The press release issued by HM Treasury on 8 October 1997.
Helen Liddell takes EMU debate to Scotland
The decision to join EMU will centre round one simple question What is best for Britain?”, Economic Secretary, Helen Liddell said today.
Speaking to an audience of businessmen and women and local authority leaders in Glasgow the Minister re-affirmed that the Government’s position had not changed and that there remained formidable obstacles to entry in the first wave.
Mrs Liddell said:
“We will keep our options open. Take the right decisions at the right time. Not weaken our negotiating position.
“We must be confident that the single currency will deliver higher growth, stability and a lasting increase in jobs for the UK.”
Britain’s decision to join would be set against five key tests – tests that would ensure that our best interests are protected. The Minister went on to outline those tests:
“What’s best for Britain means what’s best able to provide more jobs, secure jobs, greater prosperity, higher growth and economic stability, without ever weakening or damaging our democracy.
“EMU must create better conditions for investment, have a beneficial effect upon our financial services, which are unrivalled in Europe, be flexible enough to deal with problems as they arise and ensure that the business cycles and economic structures of the UK and the rest of the membership of the EU look likely to remain compatible.”
For countries to benefit from EMU there has to be genuine convergence among the economies taking part. EMU must be built on the strong foundation of long-term growth and jobs in Europe, the Minister said.
“Every single country in Europe, whether or nor they intend to join in the first wave, has a strong vested interest in ensuring that EMU goes ahead on a sustainable basis and is good for prosperity, jobs and stability.
“Currency union is not a suck it and see’ option.”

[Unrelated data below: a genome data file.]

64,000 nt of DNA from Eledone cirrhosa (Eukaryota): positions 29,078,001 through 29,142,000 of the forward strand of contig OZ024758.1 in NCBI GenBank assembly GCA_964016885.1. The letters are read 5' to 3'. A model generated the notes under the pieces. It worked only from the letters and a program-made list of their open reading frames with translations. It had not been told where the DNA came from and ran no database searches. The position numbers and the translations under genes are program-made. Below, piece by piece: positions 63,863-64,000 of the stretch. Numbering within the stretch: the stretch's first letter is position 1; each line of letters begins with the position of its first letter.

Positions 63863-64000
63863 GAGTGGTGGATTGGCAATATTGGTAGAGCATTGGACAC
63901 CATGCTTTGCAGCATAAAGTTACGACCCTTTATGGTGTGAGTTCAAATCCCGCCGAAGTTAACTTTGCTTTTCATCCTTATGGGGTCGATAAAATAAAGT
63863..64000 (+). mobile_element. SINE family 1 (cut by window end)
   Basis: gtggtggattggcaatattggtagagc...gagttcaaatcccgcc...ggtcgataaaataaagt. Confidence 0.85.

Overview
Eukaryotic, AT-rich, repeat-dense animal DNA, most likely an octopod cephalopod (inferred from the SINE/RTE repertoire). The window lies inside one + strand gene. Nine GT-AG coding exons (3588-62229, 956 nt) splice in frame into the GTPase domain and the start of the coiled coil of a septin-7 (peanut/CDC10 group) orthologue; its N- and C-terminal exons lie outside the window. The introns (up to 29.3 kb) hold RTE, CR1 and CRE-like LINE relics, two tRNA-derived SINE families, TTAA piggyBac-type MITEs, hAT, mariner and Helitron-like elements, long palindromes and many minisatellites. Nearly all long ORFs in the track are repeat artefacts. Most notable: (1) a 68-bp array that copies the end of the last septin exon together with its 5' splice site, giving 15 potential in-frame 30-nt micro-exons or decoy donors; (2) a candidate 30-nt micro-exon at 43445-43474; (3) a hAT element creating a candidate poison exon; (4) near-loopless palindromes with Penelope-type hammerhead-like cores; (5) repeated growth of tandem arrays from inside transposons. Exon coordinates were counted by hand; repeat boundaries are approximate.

The Minister also set out the measures which the Treasury had taken to widen the debate on EMU. She said:
“We want to make sure that the people, as well as business, have the maximum understanding of what a single currency will mean.”
The measures include:
- a summary of the Currie report on the pros and cons of EMU. 17,000 copies have been sent to businesses, universities, schools and the wider public;
- a practical guide for businesses to inform them about preparations they need to make for EMU. 35,000 copies have been sent out; and
- a new advisory group, appointed by the Chancellor, to examine the practical implications for business of EMU.
The Economic Secretary was also clear that flexible labour markets are very important to creating and maintaining jobs but she also stressed that flexibility means the right conditions for workers and must not be a short cut to low employment standards.
The Minister also said:
“We are clear that we need to set a new agenda for employability growth, job creating adaptability and social inclusion in Europe.”
In her speech Mrs Liddell went on to outline what the Government means by employability’ – ensuring that people have the skills, knowledge and adaptability to enable them to get a job and keep it.